Each item is cleansed, blessed and charged with Reiki.
Apache Tears/Navaho: Represents the tears of Native American women, mourning the death of their warriors driven over the cliffs by the cavalry. Therefore, this "volcanic glass" has been used to comfort in times of grief. This stone allows us to see the true meaning of a situation and can provide us with insight and the understanding to accept it. It is usually black but also brown (Mahogany), green etc.
Properties: The stones are said to bring good luck to those possessing them. Black obsidian is a powerful Meditation stone. The purpose of this gemstone is to bring to light that which is hidden from the conscious mind. It dissolves suppressed negative patterns and purifies them. It can create a somewhat radical behavior change as new positive attitudes replace old, negative, egocentric patterns.The Apache tears are also said to balance the emotional nature and protect one from being taken advantage of. It can be carried as an amulet to stimulate success in business endeavors. It is used at the Root Chakra for grounding and protection.
Folk Remedies: Eases and releases pain, loss, sadness, anger, to help heal and go on with life. For looking within, protection, vision quest/purpose. Gently grounds and unblocks lower body and endocrine glands/Chakra. Helps healing.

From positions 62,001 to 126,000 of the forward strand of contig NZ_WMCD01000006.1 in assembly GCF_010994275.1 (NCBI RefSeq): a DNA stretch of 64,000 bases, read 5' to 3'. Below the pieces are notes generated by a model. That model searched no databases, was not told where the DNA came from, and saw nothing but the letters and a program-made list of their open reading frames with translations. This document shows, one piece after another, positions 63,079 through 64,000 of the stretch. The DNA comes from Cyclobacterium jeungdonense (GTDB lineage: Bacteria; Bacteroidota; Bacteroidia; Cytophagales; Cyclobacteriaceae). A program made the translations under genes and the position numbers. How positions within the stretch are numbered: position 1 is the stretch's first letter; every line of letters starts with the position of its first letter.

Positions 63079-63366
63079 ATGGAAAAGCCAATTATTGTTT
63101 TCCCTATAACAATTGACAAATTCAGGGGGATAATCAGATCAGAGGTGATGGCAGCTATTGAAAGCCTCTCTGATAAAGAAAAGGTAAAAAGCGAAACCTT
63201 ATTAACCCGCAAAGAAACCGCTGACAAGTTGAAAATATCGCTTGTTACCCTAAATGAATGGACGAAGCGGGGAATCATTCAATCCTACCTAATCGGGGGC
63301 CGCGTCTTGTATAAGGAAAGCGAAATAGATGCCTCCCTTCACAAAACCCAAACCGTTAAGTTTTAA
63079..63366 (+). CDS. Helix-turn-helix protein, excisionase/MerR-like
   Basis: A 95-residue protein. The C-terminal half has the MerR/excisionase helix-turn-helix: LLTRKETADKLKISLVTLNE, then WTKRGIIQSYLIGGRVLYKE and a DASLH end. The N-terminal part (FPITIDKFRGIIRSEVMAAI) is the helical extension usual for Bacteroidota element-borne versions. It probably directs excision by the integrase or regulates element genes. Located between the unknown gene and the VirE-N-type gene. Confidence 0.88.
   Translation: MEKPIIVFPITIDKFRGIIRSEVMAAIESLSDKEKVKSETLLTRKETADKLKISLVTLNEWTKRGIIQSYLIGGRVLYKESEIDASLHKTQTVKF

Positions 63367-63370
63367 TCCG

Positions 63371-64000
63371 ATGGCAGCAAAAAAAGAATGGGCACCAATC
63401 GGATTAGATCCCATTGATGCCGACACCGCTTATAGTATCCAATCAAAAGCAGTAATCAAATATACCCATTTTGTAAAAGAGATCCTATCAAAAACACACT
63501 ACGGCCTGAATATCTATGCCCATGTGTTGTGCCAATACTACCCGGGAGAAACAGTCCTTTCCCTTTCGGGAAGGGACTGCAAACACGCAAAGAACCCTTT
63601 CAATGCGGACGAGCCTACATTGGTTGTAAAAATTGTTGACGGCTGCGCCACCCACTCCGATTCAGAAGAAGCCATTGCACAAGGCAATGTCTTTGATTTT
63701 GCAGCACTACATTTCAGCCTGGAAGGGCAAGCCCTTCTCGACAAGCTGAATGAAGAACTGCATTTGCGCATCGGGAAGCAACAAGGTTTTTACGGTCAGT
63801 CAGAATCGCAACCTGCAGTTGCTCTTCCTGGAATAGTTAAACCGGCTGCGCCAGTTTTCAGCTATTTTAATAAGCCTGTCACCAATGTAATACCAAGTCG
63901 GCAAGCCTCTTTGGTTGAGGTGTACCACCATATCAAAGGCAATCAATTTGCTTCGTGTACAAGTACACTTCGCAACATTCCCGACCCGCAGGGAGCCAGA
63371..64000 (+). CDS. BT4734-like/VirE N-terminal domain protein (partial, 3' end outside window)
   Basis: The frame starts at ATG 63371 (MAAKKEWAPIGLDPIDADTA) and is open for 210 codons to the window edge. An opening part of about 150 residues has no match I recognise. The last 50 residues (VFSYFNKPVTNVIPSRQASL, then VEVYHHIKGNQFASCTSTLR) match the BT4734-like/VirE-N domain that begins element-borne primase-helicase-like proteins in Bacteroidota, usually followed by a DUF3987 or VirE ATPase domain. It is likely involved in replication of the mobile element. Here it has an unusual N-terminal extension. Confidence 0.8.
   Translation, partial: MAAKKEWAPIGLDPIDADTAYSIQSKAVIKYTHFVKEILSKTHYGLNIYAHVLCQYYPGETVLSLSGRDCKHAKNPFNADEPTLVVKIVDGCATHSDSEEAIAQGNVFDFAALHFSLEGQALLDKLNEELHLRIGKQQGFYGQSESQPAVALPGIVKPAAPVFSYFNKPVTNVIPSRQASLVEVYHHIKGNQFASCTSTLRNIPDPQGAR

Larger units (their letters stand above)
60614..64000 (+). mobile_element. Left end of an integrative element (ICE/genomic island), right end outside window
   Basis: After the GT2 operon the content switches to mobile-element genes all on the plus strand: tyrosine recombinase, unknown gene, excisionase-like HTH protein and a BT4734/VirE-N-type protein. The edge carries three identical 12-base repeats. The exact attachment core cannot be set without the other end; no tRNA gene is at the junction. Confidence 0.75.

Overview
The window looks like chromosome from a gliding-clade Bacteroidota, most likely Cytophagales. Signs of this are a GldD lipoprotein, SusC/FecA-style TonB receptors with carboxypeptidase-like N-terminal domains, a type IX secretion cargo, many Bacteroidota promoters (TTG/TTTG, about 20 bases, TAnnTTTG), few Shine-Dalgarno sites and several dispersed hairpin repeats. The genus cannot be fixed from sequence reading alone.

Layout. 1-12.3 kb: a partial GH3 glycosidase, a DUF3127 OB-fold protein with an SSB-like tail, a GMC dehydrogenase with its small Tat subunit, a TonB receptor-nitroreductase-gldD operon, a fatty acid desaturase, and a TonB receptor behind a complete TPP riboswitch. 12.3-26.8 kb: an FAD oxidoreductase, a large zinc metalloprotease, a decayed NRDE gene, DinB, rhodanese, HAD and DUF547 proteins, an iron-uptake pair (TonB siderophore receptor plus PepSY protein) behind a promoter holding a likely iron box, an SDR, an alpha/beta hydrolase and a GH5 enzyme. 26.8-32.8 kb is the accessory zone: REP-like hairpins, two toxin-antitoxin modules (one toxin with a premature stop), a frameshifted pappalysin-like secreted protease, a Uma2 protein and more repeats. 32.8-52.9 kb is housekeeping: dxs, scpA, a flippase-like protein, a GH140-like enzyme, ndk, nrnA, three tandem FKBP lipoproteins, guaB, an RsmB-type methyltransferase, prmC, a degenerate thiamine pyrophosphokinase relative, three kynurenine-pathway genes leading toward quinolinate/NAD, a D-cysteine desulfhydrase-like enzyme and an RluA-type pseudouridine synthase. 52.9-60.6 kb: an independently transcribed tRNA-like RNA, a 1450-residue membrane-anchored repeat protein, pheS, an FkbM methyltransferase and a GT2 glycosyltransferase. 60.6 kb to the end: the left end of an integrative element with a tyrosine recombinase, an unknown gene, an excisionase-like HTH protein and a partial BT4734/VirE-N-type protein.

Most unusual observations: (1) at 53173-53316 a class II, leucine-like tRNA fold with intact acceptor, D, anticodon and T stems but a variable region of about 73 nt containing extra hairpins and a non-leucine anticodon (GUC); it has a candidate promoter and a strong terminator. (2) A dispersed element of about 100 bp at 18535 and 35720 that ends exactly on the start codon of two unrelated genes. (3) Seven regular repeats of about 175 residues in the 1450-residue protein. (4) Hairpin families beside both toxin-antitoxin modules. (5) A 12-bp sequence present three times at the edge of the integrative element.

Feng Shui: This stone is used in any direction in order to attract good luck and protection.
History: The haunting legend about the Apache Tear is about the Pinal Apaches, who had made several raids on a settlement in Arizona. The military and some volunteers trailed the tracks of the stolen cattle and waited for dawn to attack the Apaches. The Apaches, confident in the safety of their location, were completely surprised and out-numbered in the attack. Nearly 50 of the band of 75 Apaches were killed in the first volley of shots. The rest of the tribe retreated to the cliff's edge and chose death by leaping over the edge rather than die at the hands of the white men. For years afterward those who ventured up the treacherous face of Big Pacacho in Arizona found skeletons, or could see the bleached bones wedged in the crevices of the side of the cliff.
The Apache Women and the lovers of those who had died gathered a short distance from the base of the cliff where the sands were white, and for a moon they wept for their dead. They mourned greatly, for they realized that not only had their 75 brave Apache warriors died, but with them had died the great fighting spirit of the Pinal Apaches.
Their sadness was so great, and their burden of sorrow so sincere that the Great Father imbedded into black stones the tears of the Apache Women who mourned their dead. These black obsidian stones, when held to the light, reveal the translucent tear of the Apache.
These are natural items, shape, size and colouration do vary as no two items are exactly the same.